Her little delicious enjoyment sometimes means that the ice-cream melts before it is fully enjoyed and drips over her tiny fingers.
This concept, of enjoying something that you love, one small portion a time – versus gulping through life – is worth emulating.
Last March, we had some childhood friends over at our home, for a special occasion. After some sumptuous biriyani – with raita (cucumber and yogurt salad) and achar (hot or sweet garnish/pickle) – commingled with a mild Pinot – we moved to the patio where the discussion flowed and the wine sipping continued. We were talking about our high school days – singing songs – some were smoking a cigar – vintage Hindi/Bangla/English tunes played in the background. We were enjoying every moment of this wonderful evening.
Moments like these, that connect our past with our future, are few and far in-between. You want to hold on to them and never let them go.
These are moments, in life that you savor for a life time; you sip them, one drop at a time. Like a good mug of hot Arabian Java, or a wonderful Gelato, wonderful moments in life must be hand-crafted and savored drip by drip.
One may question, do we have to lead our lives in that hurried, fast-food style – or is it valuable in this mish-mash random, uniqueness that make you crave for more. The winning formula at McDonald’s is the consistency of their food – one serving to another. But there is absolutely no soul in that experience. I would rather starve (or eat burnt toast).
These moments of soulful experience – may be orchestrated – and created. They may happen at random occasions, but to just wait for them to show up one day, is not enough.
Such soulful activity typically comprises of three elements: first, one must crave the moment; second, be spontaneous and ready to accept what happens next, and third, believe in its utter randomness. Once you embrace these, you are more likely to create and look forward such amazing experiences.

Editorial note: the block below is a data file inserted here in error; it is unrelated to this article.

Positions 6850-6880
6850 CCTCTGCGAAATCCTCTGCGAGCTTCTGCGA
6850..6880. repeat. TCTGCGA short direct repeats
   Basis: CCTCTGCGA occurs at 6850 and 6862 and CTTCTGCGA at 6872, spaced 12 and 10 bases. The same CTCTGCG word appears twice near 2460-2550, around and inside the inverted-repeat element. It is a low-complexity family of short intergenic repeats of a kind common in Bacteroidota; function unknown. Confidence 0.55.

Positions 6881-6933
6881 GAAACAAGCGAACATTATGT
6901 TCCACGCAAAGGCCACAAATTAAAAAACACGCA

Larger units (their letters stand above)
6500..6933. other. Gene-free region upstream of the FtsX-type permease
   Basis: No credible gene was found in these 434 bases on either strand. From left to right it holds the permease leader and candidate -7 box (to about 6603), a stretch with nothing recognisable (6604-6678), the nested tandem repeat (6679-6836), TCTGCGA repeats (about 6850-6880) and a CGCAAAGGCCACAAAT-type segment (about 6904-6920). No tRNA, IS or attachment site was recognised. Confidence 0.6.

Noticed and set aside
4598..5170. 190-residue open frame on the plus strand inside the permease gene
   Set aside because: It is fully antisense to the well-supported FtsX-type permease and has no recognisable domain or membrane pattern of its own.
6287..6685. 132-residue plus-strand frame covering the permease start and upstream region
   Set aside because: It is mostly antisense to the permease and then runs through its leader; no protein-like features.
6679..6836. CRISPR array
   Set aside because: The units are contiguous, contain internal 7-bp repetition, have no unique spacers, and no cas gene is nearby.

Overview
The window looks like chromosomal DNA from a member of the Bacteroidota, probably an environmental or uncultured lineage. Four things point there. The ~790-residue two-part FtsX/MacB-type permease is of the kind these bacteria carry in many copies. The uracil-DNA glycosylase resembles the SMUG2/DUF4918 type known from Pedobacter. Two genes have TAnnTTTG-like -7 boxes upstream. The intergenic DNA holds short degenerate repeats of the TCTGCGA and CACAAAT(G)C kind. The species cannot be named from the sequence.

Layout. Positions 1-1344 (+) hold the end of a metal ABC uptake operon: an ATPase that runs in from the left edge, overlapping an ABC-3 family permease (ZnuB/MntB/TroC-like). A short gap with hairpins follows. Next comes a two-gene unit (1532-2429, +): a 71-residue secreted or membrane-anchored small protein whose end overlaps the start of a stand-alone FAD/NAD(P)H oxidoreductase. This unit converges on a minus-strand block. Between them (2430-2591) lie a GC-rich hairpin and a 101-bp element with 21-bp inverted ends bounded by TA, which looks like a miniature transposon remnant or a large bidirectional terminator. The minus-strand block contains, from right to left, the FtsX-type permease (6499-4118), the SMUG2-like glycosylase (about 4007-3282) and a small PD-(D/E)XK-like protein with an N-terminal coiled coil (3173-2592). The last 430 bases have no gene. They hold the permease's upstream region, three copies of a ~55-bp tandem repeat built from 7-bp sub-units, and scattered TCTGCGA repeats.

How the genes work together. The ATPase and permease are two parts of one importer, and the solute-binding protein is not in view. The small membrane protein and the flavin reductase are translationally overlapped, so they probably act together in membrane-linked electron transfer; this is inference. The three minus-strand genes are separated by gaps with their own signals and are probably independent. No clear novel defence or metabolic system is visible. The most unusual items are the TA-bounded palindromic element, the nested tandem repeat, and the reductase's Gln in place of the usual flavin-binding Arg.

Flexibility or agility is the key to enjoying these experiences. It’s not about the routine; on the contrary, it’s all about surprise –attached to mystery and knowing that this moment may never happen again. When you do start experiencing this stage of “bliss” – savor it, like a good dessert – don’t gulp it down, as fast as you can.
Shania’s experience with ice-cream has a lot to teach us. It’s not the length of the experience that matters – what matters is how you feel when you get your first taste of any experience – and then how you savor it.
When Shania heads to the ice-cream sundae bar this morning, she first takes a scoop of vanilla ice-cream, tempers it with colorful sprinkles, chocolate chips, caramel syrup, m&m and tops it off with whipped-cream and two red cherries.
She knows what she wants, creates it and enjoys every drop of it. Life is much nicer, treated like an ice-cream sundae bar. I hope you enjoy your ice-cream to your heart’s content.
The moment that’s here today, may not last till tomorrow. Sip it – relish it, one drip at a time.